Is the ADA Listening To Its Members?

We are pleased that the President of the American Dental Association (ADA), Dr. William Ten Pas, agreed to let us publish the letter he wrote to Dr. John Kennedy in response to the Viewpoint authored by Dr. Kennedy in our October issue. Dr. Ten Pas` letter leads off our Letters Department on Page 14. Dr. Kennedy`s Viewpoint, "Are We Playing To Win or Playing To Keep From Losing?" has generated more response from readers than any other Viewpoint in recent history.

Dick Hale

Editor/Publisher

dickh@pennwell.com

We are pleased that the President of the American Dental Association (ADA), Dr. William Ten Pas, agreed to let us publish the letter he wrote to Dr. John Kennedy in response to the Viewpoint authored by Dr. Kennedy in our October issue. Dr. Ten Pas` letter leads off our Letters Department on Page 14. Dr. Kennedy`s Viewpoint, "Are We Playing To Win or Playing To Keep From Losing?" has generated more response from readers than any other Viewpoint in recent history.

Dr. Kennedy (who, by the way, is a longtime ADA member and continues to be a strong supporter of organized dentistry) was critical of the ADA for not taking a more aggressive stance in assisting dentists who have faced or are facing legal problems with the Americans with Disabilities Act in the area of treatment or referral of HIV+ patients. Dr. Ten Pas` explains the Association`s position and points out other areas where the Association`s stance has been successful in fighting obtrusive government regulations.

Based on feedback from the Viewpoint, the previously-published letter of Dr. Howard Farran concerning the ADA`s promotional efforts, or lack thereof, the decision of the American Academy of General Dentistry to not require ADA membership as a prerequisite to Academy membership and concerns expressed in responses to those issues, it is evident that the ADA faces serious obstacles if it is to continue to represent all dentists.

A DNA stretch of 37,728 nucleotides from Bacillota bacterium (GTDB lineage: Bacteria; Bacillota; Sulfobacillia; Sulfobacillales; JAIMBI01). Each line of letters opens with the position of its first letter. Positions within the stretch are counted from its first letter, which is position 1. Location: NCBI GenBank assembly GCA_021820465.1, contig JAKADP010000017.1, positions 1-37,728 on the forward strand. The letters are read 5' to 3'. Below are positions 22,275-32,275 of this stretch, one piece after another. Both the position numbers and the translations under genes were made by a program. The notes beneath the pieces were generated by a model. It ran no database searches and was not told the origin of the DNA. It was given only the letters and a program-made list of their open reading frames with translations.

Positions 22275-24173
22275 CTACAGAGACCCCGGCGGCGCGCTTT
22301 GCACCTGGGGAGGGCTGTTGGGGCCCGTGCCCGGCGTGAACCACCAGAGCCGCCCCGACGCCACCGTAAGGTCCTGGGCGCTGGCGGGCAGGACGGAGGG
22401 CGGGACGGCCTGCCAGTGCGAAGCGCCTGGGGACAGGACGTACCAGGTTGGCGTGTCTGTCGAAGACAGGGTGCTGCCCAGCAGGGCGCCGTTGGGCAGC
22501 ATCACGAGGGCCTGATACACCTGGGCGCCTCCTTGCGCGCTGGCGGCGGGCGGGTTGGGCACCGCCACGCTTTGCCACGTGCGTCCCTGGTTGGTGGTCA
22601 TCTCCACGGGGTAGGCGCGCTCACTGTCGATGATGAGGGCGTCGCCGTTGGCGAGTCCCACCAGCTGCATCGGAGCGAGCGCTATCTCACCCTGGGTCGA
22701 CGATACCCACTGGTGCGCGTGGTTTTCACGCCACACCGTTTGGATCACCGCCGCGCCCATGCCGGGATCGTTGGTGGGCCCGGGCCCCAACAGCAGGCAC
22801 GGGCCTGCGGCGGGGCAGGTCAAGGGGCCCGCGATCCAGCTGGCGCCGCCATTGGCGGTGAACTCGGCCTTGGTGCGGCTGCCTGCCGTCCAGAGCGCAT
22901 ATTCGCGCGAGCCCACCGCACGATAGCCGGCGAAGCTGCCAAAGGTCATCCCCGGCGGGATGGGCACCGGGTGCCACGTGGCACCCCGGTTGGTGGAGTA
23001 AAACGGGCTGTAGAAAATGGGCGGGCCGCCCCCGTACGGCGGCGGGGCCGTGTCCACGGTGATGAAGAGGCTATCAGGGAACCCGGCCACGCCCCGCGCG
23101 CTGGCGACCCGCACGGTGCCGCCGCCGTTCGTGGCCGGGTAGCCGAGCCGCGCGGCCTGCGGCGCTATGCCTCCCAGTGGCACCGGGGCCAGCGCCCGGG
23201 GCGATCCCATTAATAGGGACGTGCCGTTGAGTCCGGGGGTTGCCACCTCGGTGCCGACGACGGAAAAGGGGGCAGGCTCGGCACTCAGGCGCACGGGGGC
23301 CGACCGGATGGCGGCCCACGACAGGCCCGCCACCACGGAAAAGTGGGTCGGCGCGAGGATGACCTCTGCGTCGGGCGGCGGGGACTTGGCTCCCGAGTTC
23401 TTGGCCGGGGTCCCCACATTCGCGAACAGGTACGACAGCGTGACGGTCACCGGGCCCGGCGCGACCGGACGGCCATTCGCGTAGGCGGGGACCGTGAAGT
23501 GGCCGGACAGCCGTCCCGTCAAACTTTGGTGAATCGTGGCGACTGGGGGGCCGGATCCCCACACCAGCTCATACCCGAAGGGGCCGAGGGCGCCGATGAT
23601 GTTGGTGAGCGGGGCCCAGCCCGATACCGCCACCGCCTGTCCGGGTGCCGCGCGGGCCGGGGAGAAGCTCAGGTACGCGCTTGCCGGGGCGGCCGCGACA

I am sure that the officers, trustees, delegates and staff of the ADA are looking seriously at doing things differently and keeping up with a fast-changing professional climate. I would not presume to be an expert on what the ADA needs to do. But I have a couple of suggestions:

1. Give young dentists a vote. When I suggested this a few years ago in an editorial, I received pompous answers from the ADA that they listened carefully to young dentists. Yes, young dentists have a voice-why not give them a vote? Some state and local societies have found ways to do so; and

2. Allow the airing of dissension on controversial matters. It is obvious to everyone that the ADA thoroughly discusses controversial subjects at its annual meetings, yet, when "decisions" are made, the perception is that everyone (officers, trustees, delegates, staff) must get in line and espouse only the party line. That is unrealistic, and, ADA members, be they officers or not, should not be muzzled.

And I have a suggestion for individual dentists, too. Don`t drop your ADA membership. Work for change, for a voice, within the association. There are important activities underway that deserve your support. Work to strengthen the association with your active involvement.

A final thought for ADA officials: Make sure that you are listening to your members in the trenches. Their concerns are legitimate. Their problems are real, but many of them do not think the Association hears their pleas for help.

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